construct in an eval to see if it fails. If you know what version or patchlevel a particular feature
was implemented, you can test $] ($PERL_VERSION in English) to see if it will be there.
The Config module will also let you interrogate values determined by the Configure program
when Perl was installed.

Choose mnemonic identifiers. If you can't remember what mnemonic means, you've got a
problem.

While short identifiers like $gotit are probably ok, use underscores to separate words in
longer identifiers. It is generally easier to read $var_names_like_this than
$VarNamesLikeThis, especially for non-native speakers of English. It's also a simple rule
that works consistently with VAR_NAMES_LIKE_THIS.
Package names are sometimes an exception to this rule. Perl informally reserves lowercase
module names for "pragma" modules like integer and strict. Other modules should begin
with a capital letter and use mixed case, but probably without underscores due to limitations in
primitive file systems' representations of module names as files that must fit into a few sparse
bytes.

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You may find it helpful to use letter case to indicate the scope or nature of a variable. For
example:
$ALL_CAPS_HERE constants only (beware clashes with perl vars!)
$Some_Caps_Here package-wide global/static
$no_caps_here function scope my() or local() variables

Function and method names seem to work best as all lowercase. E.g., $obj->as_string()
.
You can use a leading underscore to indicate that a variable or function should not be used
outside the package that defined it.

If you have a really hairy regular expression, use the /x modifier and put in some whitespace
to make it look a little less like line noise. Don't use slash as a delimiter when your regexp has
slashes or backslashes.

Use the new and and or operators to avoid having to parenthesize list operators so much,
and to reduce the incidence of punctuation operators like && and ||. Call your subroutines as
if they were functions or list operators to avoid excessive ampersands and parentheses.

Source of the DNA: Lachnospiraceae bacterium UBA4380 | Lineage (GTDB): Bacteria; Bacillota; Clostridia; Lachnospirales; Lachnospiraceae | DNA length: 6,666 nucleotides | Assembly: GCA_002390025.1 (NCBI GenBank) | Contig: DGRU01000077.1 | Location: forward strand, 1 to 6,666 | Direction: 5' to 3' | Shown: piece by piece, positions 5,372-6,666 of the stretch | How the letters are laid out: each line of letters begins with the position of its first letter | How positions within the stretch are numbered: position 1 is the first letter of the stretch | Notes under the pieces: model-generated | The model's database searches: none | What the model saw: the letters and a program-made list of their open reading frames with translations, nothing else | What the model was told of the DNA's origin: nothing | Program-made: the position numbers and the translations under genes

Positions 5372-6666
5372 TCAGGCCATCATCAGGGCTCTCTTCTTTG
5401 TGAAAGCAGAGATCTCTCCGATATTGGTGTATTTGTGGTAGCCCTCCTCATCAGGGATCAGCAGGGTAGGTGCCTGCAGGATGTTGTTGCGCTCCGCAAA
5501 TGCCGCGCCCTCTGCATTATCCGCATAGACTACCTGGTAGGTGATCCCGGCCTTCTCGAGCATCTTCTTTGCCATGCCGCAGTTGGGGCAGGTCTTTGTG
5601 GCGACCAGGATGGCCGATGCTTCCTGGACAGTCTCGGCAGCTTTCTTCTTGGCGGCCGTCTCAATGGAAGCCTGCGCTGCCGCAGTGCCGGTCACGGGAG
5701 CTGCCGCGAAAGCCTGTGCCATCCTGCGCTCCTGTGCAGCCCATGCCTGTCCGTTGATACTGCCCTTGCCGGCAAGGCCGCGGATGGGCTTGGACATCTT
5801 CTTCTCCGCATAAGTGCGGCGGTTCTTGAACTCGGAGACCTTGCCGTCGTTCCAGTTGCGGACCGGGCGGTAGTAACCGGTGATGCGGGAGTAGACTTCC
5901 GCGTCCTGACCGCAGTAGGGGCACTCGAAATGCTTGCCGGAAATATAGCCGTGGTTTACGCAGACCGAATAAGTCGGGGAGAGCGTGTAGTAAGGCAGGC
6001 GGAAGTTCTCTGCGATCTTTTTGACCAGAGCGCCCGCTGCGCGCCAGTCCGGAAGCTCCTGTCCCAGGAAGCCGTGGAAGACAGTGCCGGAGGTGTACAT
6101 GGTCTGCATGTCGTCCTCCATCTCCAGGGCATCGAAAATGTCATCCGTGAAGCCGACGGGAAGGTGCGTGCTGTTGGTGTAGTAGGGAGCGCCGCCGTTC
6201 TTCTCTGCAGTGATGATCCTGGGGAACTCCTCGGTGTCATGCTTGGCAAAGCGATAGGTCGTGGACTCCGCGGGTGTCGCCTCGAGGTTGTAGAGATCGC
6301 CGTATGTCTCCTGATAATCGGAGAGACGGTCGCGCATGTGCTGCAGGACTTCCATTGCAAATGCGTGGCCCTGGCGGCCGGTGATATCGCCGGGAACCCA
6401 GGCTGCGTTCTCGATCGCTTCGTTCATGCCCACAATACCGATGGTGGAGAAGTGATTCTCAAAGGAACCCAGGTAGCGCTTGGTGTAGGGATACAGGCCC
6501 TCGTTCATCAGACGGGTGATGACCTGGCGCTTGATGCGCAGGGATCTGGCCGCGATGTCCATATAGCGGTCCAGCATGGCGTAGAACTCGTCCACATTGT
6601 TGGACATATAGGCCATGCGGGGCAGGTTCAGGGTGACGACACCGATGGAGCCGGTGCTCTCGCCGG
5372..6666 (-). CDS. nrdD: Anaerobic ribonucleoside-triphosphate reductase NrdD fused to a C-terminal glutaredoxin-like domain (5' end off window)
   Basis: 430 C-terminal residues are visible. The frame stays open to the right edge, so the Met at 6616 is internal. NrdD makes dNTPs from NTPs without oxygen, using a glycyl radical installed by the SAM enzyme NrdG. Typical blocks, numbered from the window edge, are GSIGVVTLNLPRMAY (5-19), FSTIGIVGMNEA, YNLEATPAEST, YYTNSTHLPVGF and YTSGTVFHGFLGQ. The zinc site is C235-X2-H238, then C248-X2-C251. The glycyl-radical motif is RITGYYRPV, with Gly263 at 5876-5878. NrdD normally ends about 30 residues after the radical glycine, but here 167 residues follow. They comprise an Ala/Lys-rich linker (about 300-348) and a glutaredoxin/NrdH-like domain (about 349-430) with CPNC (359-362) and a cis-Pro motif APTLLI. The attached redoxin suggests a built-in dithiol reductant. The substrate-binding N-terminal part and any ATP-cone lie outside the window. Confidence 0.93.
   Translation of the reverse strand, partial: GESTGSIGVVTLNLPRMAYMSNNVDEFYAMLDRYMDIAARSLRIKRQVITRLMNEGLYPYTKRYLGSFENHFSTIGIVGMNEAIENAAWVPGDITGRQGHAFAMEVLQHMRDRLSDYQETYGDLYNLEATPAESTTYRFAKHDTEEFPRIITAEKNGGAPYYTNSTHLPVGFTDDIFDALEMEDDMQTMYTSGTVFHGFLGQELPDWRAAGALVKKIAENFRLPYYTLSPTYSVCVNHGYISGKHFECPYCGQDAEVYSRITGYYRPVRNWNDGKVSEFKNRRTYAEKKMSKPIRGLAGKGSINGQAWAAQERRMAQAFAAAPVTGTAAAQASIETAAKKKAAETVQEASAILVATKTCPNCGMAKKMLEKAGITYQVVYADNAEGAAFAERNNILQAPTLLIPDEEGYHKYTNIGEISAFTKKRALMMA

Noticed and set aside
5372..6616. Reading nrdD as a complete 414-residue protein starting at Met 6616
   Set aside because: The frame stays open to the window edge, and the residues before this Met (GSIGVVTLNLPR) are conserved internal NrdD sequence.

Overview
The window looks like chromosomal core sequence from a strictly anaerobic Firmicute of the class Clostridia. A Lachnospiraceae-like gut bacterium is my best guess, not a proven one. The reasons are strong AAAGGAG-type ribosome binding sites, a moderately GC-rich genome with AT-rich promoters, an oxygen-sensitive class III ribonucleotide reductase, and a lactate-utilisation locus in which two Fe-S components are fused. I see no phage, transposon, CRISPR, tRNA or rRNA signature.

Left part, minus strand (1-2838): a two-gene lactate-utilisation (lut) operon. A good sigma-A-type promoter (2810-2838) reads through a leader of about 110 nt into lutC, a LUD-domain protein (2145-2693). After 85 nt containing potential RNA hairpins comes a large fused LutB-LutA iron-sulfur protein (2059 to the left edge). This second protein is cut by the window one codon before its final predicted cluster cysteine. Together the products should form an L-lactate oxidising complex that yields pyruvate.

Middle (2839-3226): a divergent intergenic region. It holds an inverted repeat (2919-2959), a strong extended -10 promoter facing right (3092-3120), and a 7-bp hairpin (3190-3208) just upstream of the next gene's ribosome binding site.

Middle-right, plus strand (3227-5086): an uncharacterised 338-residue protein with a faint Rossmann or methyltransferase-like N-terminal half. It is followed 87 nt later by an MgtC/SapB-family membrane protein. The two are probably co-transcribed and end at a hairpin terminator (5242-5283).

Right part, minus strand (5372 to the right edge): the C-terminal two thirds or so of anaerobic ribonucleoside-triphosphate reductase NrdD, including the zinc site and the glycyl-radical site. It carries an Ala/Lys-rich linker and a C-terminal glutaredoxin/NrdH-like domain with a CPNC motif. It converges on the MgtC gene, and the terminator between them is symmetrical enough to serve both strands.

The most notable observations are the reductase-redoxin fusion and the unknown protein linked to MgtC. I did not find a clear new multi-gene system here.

Use here documents instead of repeated print() statements.

Line up corresponding things vertically, especially if it'd be too long to fit on one line anyway.
$IDX = $ST_MTIME;
$IDX = $ST_ATIME if $opt_u;
$IDX = $ST_CTIME if $opt_c;
$IDX = $ST_SIZE if $opt_s;

mkdir $tmpdir, 0700 or die "can't mkdir $tmpdir: $!";


chdir($tmpdir) or die "can't chdir $tmpdir: $!";
mkdir 'tmp', 0777 or die "can't mkdir $tmpdir/tmp: $!";

Always check the return codes of system calls. Good error messages should go to STDERR,
include which program caused the problem, what the failed system call and arguments were,
and (VERY IMPORTANT) should contain the standard system error message for what went
wrong. Here's a simple but sufficient example:
opendir(D, $dir) or die "can't opendir $dir: $!";

Line up your transliterations when it makes sense:


tr [abc]
[xyz];

Think about reusability. Why waste brainpower on a one-shot when you might want to do
something like it again? Consider generalizing your code. Consider writing a module or object
class. Consider making your code run cleanly with use strict and use warnings (or -w)
in effect. Consider giving away your code. Consider changing your whole world view.
Consider... oh, never mind.

Try to document your code and use Pod formatting in a consistent way. Here are commonly
expected conventions:
use C<> for function, variable and module names (and more generally anything that
can be considered part of code, like filehandles or specific values). Note that function
names are considered more readable with parentheses after their name, that is
function().

use B<> for commands names like cat or grep.

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use F<> or C<> for file names. F<> should be the only Pod code for file names, but as
most Pod formatters render it as italic, Unix and Windows paths with their slashes and
backslashes may be less readable, and better rendered with C<>.

Be consistent.

Be nice.